Venus Infotech’s innovations for textile printing

Venus Infotech’s innovations for textile printing

Trends in the textile printing have tilted favorably towards metal embellished designs, which is evident through the growth in number of interested buyers across the globe. Textile printers often opt for foil stamping to produce finished products decorated with metal embellishment. The foil stamping process involves the printing of custom-designed patterns onto cotton and linen fabrics followed by hot stamping using silver, gold and other color foils.

Hemanshu Desai, proprietor of Venus Infotech, a solution provider for textile prints, shares two popular methods for printing on fabrics. He says, “The print on polyester-based garments is done using a sublimation process. However, for cotton, the toner or inkjet-based printers are used to print on special paper and then the image is transferred onto the garment, using heat and pressure. This process is similar to the sublimation process, the only difference being that the ink doesn’t merge with the fabric but stays on the surface of the garment, giving a rubbery feel on top.” Venus Infotech provides two easy solutions for printing on cotton T-shirts to avoid the rubbery feel.

According to Desai, only a few developments are happening in fabric print to prevent the rubbery feel after the print process. Using a white toner LED printer, Desai printed a full-color artwork onto a transparent foil paper and with the application of pressure, the paper was pressed against a second paper. The second paper left a white glue coating on the toner behind the printed artwork. “In foil printing, the quality of the adhesive is critical. With the heat transfer, the artwork on the transparent foil paper is transferred onto the given textile product. As a result of high temperature and pressure, the foil leaves an impression of designed caricature onto the relocated base,” shares Desai. Using this methodology, velvet and fluorescent print, various metallic colors can be achieved on the fabric. The new solution can also reduce the pain of printers who currently face the issue of using different papers to print on darkand light-colored fabrics. The only limitation of this process is its ability to print on only A3 size.

The second solution developed by Venus Infotech addresses the most common problem of printing on dark colored fabrics. Meanwhile, through cotton sublimation process, they can print on light colored fabric using special ink and paper.

According to Desai, the demand for customized shirts is rising. The application varies in this case and depending on the application, one can choose the printing method. For instance, a printed shirt for a short-term event is acceptable if color comes off after two to three washes or if there is a rubbery feel to it. However, shirts with customized pictures and names are expected to last longer.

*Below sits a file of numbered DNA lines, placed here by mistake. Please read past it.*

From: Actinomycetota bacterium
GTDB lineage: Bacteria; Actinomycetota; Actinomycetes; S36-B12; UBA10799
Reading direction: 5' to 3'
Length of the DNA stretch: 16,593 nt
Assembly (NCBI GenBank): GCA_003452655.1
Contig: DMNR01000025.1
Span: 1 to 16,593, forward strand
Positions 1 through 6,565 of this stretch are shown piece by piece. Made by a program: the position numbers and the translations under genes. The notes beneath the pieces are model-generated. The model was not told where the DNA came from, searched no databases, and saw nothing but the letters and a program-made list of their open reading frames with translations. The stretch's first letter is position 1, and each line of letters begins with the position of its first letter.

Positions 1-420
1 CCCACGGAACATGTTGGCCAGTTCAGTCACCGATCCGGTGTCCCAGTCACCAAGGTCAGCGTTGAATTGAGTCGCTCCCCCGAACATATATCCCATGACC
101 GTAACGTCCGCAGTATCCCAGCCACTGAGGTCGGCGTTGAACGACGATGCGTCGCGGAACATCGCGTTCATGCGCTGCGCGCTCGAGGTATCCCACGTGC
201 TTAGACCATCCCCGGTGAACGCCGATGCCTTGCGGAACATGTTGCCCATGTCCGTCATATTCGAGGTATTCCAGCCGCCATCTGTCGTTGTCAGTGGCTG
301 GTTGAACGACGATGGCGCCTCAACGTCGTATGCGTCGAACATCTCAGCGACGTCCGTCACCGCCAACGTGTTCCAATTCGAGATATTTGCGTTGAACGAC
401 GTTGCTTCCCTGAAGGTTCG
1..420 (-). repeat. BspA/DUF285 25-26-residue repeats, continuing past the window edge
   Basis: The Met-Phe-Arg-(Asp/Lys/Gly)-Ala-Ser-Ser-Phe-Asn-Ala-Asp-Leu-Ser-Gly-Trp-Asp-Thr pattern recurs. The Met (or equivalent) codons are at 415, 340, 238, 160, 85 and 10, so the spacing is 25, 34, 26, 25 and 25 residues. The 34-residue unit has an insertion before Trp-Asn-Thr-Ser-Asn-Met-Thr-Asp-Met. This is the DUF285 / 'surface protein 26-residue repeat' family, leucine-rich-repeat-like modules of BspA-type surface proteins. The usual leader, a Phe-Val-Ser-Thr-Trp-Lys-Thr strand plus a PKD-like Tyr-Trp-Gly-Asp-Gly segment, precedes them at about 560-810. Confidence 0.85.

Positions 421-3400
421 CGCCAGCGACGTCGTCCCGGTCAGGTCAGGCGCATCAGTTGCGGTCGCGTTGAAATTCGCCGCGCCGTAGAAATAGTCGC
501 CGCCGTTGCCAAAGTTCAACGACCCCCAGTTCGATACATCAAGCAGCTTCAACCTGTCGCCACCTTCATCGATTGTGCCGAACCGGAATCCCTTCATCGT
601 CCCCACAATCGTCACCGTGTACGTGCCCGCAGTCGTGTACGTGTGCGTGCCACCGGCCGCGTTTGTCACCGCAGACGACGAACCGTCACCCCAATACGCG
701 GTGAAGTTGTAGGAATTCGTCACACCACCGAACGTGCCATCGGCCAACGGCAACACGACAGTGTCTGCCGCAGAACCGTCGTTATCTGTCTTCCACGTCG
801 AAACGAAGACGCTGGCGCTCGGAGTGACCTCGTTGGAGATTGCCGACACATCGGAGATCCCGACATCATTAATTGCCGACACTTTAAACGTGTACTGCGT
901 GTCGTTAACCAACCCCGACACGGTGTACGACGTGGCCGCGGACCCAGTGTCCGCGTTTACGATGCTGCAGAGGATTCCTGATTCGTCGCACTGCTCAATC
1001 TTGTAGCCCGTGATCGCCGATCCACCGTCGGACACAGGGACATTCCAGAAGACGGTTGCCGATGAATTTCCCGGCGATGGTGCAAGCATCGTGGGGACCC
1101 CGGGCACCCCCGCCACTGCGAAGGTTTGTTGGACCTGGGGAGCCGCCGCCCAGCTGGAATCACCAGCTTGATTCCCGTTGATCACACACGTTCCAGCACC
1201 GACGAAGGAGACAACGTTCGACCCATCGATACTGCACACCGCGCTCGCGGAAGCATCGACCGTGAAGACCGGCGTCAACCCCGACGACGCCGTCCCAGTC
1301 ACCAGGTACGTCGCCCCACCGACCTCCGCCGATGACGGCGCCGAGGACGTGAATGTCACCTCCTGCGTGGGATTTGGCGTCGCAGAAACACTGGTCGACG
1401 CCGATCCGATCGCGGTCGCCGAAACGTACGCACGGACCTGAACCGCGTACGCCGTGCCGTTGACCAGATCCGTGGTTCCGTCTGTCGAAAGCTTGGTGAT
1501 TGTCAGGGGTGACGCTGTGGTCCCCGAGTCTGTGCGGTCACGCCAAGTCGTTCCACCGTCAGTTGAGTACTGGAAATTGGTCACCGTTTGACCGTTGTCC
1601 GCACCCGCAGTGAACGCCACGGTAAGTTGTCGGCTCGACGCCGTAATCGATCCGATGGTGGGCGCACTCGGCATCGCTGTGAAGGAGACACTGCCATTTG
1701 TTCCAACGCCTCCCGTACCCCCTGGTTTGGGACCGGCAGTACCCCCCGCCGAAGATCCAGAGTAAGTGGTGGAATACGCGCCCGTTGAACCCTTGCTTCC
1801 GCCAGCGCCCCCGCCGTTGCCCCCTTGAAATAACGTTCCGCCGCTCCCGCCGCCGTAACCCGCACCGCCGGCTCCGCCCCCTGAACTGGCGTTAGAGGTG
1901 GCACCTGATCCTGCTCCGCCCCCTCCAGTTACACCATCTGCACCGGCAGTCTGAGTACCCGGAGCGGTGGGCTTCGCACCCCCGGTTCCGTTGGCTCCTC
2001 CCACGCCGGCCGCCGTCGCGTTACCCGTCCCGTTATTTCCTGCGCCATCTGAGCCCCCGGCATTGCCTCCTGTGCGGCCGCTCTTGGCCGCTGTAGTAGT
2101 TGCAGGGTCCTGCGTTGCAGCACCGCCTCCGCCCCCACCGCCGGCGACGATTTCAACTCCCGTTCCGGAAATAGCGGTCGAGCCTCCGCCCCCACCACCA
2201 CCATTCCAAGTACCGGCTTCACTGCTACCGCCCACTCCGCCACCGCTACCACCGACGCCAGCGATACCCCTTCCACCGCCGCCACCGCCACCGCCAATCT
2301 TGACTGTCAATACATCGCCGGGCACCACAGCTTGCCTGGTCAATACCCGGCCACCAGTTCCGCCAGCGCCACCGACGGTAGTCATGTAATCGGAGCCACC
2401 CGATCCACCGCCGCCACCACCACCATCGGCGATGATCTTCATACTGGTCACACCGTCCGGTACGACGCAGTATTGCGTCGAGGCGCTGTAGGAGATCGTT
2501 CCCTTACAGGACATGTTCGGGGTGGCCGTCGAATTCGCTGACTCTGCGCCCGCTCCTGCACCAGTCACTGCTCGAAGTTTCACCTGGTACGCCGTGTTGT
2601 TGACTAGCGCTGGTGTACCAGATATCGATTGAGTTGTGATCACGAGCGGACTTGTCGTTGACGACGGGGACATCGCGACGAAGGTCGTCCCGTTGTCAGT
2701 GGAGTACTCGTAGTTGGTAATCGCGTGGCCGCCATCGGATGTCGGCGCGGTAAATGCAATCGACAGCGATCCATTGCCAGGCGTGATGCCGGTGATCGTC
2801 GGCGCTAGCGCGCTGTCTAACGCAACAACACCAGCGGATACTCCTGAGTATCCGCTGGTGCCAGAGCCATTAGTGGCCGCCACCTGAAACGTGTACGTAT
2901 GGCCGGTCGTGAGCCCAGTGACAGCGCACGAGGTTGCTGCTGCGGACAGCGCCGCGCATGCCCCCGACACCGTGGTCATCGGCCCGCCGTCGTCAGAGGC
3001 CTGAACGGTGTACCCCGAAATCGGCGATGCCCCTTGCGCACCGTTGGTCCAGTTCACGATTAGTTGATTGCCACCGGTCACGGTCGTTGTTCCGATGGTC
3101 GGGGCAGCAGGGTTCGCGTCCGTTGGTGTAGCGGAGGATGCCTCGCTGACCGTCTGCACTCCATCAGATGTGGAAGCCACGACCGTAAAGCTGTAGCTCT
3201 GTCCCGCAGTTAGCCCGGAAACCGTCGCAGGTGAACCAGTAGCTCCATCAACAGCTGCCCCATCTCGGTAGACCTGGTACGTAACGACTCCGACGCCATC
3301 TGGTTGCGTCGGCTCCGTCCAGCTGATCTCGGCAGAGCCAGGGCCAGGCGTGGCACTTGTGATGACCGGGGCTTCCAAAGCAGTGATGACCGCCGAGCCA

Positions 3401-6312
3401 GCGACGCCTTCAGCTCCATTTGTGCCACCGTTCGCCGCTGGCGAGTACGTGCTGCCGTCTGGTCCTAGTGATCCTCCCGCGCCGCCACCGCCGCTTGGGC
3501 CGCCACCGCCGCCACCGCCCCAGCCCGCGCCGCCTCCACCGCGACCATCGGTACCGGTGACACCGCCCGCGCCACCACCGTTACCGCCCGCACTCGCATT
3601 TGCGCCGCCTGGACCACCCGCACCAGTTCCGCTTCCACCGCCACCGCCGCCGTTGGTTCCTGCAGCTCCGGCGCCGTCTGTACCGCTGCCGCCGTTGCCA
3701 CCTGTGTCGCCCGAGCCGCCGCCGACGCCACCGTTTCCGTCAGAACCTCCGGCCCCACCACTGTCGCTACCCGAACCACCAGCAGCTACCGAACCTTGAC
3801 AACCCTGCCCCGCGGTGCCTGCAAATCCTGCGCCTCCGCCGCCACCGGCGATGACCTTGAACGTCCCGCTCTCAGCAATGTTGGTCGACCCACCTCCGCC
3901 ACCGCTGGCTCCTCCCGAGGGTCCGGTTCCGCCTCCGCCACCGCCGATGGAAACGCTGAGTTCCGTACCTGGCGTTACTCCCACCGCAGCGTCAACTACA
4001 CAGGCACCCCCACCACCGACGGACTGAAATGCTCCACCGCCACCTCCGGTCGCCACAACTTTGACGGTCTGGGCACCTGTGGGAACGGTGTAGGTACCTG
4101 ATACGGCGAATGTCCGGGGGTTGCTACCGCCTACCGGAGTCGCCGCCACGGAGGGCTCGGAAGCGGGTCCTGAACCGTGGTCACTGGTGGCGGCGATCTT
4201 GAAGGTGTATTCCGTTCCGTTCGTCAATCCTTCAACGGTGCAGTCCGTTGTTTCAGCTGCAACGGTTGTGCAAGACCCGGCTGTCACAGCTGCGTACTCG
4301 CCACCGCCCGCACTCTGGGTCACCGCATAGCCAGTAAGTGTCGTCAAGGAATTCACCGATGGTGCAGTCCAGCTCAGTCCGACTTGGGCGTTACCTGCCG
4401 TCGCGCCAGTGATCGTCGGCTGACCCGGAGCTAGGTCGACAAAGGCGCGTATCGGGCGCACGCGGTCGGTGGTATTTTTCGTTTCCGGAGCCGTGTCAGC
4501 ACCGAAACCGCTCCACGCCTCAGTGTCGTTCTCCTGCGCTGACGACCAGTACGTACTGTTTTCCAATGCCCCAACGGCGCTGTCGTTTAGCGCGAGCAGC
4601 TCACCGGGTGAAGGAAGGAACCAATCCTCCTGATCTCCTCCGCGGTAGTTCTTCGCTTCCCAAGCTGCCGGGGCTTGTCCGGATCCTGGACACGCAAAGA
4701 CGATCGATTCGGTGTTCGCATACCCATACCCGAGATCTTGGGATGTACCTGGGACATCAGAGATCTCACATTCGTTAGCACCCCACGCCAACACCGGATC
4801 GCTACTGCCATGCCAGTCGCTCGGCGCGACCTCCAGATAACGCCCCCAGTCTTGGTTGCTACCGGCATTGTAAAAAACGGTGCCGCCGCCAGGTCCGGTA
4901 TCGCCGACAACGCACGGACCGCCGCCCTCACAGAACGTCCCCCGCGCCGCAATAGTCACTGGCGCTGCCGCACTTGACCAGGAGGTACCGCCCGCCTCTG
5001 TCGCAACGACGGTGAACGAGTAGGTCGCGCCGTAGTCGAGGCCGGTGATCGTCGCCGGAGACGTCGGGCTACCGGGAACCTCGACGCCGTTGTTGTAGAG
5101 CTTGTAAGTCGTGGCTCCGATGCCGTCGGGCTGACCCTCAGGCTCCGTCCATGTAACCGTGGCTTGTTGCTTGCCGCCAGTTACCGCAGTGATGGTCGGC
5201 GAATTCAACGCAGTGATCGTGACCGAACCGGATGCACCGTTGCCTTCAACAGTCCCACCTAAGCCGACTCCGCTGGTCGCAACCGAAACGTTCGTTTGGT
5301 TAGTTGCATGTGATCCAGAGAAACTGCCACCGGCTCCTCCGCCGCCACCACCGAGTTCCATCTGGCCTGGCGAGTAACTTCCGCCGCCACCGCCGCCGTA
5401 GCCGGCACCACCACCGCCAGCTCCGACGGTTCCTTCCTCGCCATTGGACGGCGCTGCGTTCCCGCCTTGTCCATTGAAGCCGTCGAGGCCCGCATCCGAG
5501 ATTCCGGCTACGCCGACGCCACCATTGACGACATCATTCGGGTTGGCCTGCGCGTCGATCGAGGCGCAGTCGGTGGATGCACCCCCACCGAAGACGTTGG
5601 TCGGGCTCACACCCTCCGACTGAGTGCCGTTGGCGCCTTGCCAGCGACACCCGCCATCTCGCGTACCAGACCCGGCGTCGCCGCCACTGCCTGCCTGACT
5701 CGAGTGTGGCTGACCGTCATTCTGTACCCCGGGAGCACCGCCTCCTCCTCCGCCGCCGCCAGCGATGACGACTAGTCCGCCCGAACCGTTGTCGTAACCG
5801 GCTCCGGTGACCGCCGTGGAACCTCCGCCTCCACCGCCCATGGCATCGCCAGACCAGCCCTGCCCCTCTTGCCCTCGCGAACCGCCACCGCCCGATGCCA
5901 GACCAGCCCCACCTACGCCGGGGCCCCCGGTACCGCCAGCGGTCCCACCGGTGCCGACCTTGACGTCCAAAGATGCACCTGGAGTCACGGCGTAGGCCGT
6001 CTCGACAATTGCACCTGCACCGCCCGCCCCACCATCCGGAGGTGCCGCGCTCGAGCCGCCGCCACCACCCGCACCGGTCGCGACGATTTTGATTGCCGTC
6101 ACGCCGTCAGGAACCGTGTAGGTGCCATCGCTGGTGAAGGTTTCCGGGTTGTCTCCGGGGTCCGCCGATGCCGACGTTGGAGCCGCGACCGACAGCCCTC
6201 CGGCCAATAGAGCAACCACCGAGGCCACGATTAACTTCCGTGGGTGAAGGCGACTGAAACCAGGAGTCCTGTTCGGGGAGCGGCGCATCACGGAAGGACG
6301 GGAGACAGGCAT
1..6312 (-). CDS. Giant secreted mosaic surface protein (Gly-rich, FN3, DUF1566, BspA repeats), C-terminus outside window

Today’s retail competition is fierce, leaving brands to look for innovative ways to keep shoppers engaged and coming back for more. Personalized shopping experiences are enabling retailers and brands to create an edge in the market by curating superior shopping experience based on the shopper’s unique and individual traits. This solution allows the fashion brand to make relevant new product recommendations based on individual customer browsing behaviors within the same product category.

2023 promises an interesting ride for print in India

Indian Printer and Publisher founded in 1979 is the oldest B2B trade publication in the multi-platform and multi-channel IPPGroup. While the print and packaging industries have been resilient in the past 33 months since the pandemic lockdown of 25 March 2020, the commercial printing and newspaper industries have yet to recover their pre-Covid trajectory.

The fragmented commercial printing industry faces substantial challenges as does the newspaper industry. While digital short-run printing and the signage industry seem to be recovering a bit faster, ultimately their growth will also be moderated by the progress of the overall economy. On the other hand book printing exports are doing well but they too face several supply-chain and logistics challenges.

The price of publication papers including newsprint has been high in the past year while availability is diminished by several mills shutting down their publication paper and newsprint machines in the past four years. Indian paper mills are also exporting many types of paper and have raised prices for Indian printers. To some extent, this has helped in the recovery of the digital printing industry with its on-demand short-run and low-wastage paradigm.

Ultimately digital print and other digital channels will help print grow in a country where we are still far behind in our paper and print consumption and where digital is a leapfrog technology that will only increase the demand for print in the foreseeable future. For instance, there is no alternative to a rise in textbook consumption but this segment will only reach normality in the next financial year beginning on 1 April 2023.

Thus while the new normal is a moving target and many commercial printers look to diversification, we believe that our target audiences may shift and change. Like them, we will also have to adapt with agility to keep up with their business and technical information needs.

Our 2023 media kit is ready, and it is the right time to take stock and reconnect with your potential markets and customers. Print is the glue for the growth of liberal education, new industry, and an emerging economy. We seek your participation in what promises to be an interesting ride.

– Naresh Khanna

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